What are the differences between archival culture in the U.S. and Canada?

I’ve been invited to give a short talk at an event in Canada and in thinking about what I want to say I am nervous that I may perhaps not have an accurate understanding of how things may differ for our archival colleagues to the north. I think I understand the differences in mechanics–about the words we use, the way we describe things, etc. What I’m not sure I have a good grasp on are the differences in what, for lack of a better term I’ve called “archival culture.” In other words, the ways in which archivists relate to each other, to historians, to patrons, to funders, etc. How are archival organizations in Canada viewed and valued by their society? In what key ways is this “archival culture” different from that of the U.S.? Or is it not so different?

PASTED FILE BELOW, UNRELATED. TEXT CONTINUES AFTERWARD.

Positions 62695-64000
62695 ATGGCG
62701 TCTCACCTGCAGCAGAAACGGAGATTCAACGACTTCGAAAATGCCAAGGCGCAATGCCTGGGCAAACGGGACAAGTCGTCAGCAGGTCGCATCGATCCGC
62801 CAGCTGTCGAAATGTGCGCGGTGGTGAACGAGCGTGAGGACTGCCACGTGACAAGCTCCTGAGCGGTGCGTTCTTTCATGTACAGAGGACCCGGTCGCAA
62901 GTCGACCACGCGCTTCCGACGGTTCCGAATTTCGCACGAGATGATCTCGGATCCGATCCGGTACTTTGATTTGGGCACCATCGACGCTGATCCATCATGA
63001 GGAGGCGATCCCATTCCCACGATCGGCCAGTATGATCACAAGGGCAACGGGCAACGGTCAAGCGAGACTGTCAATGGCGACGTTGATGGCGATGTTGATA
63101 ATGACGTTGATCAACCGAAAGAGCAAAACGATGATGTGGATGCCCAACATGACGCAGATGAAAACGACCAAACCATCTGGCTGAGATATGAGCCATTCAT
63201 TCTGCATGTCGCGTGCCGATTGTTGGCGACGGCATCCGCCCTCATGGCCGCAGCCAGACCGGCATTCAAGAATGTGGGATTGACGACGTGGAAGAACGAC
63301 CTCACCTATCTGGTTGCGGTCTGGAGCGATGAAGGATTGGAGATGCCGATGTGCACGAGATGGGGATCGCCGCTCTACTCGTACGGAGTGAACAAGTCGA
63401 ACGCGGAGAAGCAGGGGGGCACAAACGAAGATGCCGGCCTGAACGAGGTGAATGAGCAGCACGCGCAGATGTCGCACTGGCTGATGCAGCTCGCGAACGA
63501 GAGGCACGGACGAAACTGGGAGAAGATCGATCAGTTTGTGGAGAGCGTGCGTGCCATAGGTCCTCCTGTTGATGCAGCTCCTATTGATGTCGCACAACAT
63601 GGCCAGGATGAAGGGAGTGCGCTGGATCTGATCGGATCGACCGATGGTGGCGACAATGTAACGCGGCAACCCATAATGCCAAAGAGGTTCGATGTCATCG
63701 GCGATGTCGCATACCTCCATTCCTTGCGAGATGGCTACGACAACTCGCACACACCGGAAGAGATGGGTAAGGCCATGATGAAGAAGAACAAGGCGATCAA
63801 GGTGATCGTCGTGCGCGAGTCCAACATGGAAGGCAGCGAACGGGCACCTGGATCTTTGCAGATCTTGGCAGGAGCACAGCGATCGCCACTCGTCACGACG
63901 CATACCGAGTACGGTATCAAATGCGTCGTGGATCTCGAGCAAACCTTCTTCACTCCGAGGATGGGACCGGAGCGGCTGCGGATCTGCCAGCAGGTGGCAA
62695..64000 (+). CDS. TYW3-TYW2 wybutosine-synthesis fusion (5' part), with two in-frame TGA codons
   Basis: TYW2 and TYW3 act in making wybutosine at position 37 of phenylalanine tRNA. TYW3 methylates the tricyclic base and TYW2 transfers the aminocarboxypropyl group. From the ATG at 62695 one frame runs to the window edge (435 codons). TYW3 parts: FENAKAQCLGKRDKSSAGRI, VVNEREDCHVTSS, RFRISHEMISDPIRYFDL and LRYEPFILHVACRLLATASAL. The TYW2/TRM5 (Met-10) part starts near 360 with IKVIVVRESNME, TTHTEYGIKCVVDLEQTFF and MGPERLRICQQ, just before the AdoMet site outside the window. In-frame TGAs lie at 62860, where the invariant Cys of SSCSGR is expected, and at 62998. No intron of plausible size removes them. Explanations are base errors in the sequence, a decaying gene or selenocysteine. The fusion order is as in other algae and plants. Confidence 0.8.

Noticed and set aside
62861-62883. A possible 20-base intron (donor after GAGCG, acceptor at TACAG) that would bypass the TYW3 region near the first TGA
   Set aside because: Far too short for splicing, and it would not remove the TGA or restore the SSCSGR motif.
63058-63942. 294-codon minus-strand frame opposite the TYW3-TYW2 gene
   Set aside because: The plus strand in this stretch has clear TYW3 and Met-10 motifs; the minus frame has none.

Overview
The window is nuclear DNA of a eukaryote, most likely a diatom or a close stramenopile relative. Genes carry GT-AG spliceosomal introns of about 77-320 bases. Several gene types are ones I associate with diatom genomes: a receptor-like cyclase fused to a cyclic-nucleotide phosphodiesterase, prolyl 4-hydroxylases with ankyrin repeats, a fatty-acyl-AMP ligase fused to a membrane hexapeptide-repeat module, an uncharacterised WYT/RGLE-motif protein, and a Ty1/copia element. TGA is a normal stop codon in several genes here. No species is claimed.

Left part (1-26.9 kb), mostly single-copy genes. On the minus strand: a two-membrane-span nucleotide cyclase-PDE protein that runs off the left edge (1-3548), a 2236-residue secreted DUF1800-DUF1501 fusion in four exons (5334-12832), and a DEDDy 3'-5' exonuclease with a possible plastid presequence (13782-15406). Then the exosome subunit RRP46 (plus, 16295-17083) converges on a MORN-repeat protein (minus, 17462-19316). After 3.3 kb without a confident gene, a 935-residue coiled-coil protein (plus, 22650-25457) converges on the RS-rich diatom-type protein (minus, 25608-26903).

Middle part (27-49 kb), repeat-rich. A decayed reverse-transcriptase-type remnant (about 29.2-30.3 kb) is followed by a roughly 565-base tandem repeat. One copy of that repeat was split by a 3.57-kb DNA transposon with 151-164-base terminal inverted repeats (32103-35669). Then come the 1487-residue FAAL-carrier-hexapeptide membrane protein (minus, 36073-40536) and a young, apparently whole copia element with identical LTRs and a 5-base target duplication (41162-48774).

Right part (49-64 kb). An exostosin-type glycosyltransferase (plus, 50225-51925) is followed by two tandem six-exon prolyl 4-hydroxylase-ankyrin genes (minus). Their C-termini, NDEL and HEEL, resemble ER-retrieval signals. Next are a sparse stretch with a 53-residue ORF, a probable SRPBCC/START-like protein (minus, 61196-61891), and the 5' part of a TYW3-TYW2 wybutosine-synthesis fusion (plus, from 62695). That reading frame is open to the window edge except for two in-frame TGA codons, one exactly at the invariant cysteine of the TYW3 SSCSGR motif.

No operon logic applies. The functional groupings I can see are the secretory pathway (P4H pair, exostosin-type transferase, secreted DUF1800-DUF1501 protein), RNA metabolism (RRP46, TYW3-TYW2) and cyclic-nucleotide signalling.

I’d appreciate any thoughts or insights to help me from putting a foot wrong in my talk. And, of course, this may generate an interesting conversation that may help others and be of general interest to many. So, please, comment away and share your thoughts on the differences–or lack thereof–between archival culture in the U.S. and Canada.



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